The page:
Vampire Weekend: Contra (XL)
by Adam Kritzer on January 11, 2010
Posted in: Uncategorized
This review is also posted on: www.culturecatch.com
Released January 12, 2010, Contra is Vampire Weekend’s second album. Gone is the occasional pseudo-intellectualism of Ezra Koenig’s lyrics, replaced with a literary style reminiscent of J.D. Salinger. Musically, the album is a departure from and an expansion of their previous effort. The production values are much better than their self-titled debut, and the risks they take in terms of instrumentation are much greater. These are my thoughts on first listening to Vampire Weekend’s Contra.
Pre-released “Horchata” seems to set an electronic opening tone for the record. However, on a more grand level it introduces the album’s experimental impulse. The band still is heavily African-influenced, especially in the percussion department, but the songwriting and instrumentation attains a new, stronger balance between professionalism and youthful ambition. The record is exciting and feels fun throughout, like cranking and watching a music box dance in a hip, cluttered apartment.
Ezra Koenig’s words fluctuate between understandable and indiscernable, yet his melody lines remain beautiful regardless of lexical comprehension. When his word are identifiable, they reflect a maturity and wisdom less present in the lyrics of Contra’s self-titled predecessor. Gone on the new record is the Ezra Koenig that “sleeps on the balcony after class”—from “Campus”—and he is replaced with an awake, more pointed, observer. There is something less youthfully naïve about this record, both instrumentally and lyrically. They play with auto-tune on “California English”, which sounds like Animal Collective dueling with a strings ensemble. They let a mariachi band go to town on “Run”. Keyboardist/guitarist Rostam Batmanglij rocks punk like Dave Longstreth on the frantic single “Cousins”.
The calculations would seem contrived if each ingredient on the record didn’t feel so natural and sincere. Even on the relatively mediocre “Giving Up the Gun”—too long without a climax, in my opinion—Koenig’s vocal lines always stand out as some of the most unique in moderrn music. “Diplomat’s Son” kicks in with strings seemingly borrowed from Dirty Projectors’ “Two Doves”, which is a reimagined cover of Nico’s “These Days”, which is a cover of Jackson Browne’s “These Days”… Listening to this album I have to imagine that the band was influenced by the Dirty Projectors’ release Bitte Orca (the guitar licks on “Cousins” mirror a number of DP tracks). Whereas Longstreth’s songs are always heady and sometimes immediately accessible, accessibility and entertainment is the prime goal of Vampire Weekend’s Contra.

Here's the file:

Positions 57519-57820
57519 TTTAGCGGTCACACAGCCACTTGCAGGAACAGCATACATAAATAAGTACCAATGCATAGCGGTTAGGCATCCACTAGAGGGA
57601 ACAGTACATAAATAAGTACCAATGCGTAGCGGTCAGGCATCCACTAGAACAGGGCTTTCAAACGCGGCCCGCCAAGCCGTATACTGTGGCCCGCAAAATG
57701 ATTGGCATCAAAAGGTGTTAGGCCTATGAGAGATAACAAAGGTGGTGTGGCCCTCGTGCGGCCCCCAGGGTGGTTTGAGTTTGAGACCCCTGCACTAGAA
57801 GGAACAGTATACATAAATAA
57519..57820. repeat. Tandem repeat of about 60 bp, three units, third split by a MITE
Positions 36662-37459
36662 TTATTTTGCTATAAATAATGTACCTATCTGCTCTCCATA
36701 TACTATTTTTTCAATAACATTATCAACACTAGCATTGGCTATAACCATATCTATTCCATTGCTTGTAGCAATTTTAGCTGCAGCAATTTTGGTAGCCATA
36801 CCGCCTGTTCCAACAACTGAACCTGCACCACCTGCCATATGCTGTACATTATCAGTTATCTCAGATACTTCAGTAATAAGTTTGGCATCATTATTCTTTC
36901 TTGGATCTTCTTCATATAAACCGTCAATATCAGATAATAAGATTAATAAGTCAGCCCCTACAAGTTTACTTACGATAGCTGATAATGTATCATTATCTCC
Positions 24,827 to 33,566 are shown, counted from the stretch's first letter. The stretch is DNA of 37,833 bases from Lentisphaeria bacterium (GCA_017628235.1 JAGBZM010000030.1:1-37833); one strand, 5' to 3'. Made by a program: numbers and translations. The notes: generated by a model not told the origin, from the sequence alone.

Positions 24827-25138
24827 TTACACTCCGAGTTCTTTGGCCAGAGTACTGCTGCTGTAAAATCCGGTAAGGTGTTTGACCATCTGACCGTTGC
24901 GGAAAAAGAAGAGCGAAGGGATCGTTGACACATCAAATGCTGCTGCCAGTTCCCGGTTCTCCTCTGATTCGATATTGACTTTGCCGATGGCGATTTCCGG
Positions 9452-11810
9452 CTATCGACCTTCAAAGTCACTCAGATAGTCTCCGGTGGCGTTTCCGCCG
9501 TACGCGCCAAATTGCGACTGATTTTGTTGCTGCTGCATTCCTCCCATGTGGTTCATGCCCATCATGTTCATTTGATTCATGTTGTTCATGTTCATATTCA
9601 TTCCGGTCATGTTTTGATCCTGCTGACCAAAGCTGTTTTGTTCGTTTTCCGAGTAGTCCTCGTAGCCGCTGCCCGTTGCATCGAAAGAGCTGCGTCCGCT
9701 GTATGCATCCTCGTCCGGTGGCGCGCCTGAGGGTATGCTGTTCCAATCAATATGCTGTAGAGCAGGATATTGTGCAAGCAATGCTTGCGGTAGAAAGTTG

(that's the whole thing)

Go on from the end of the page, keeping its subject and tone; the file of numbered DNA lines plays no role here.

The band writes songs that always sound like candy, and to deconstruct them theoretically almost seems counter-intuitive. Something complex and strange with the time signature is happening in the bridge of “Diplomat’s Son”, but it is so easy and pleasant to digest, and therefore analysis seems unnecessary. By introducing minimal allusions through the record—one explicit, in my mind—the band is distancing themselves from the intellectual pretention that might be associated with their Ivy League pedigree. That sort of overt academia has little place on the surface of Vampire Weekend’s music, which is spectacular in its seeming simplicity. There seems to be no high concept on the record other than to make fun, pop music, and the band does just that on Contra. I think Vampire Weekend has made the first great record of 2010.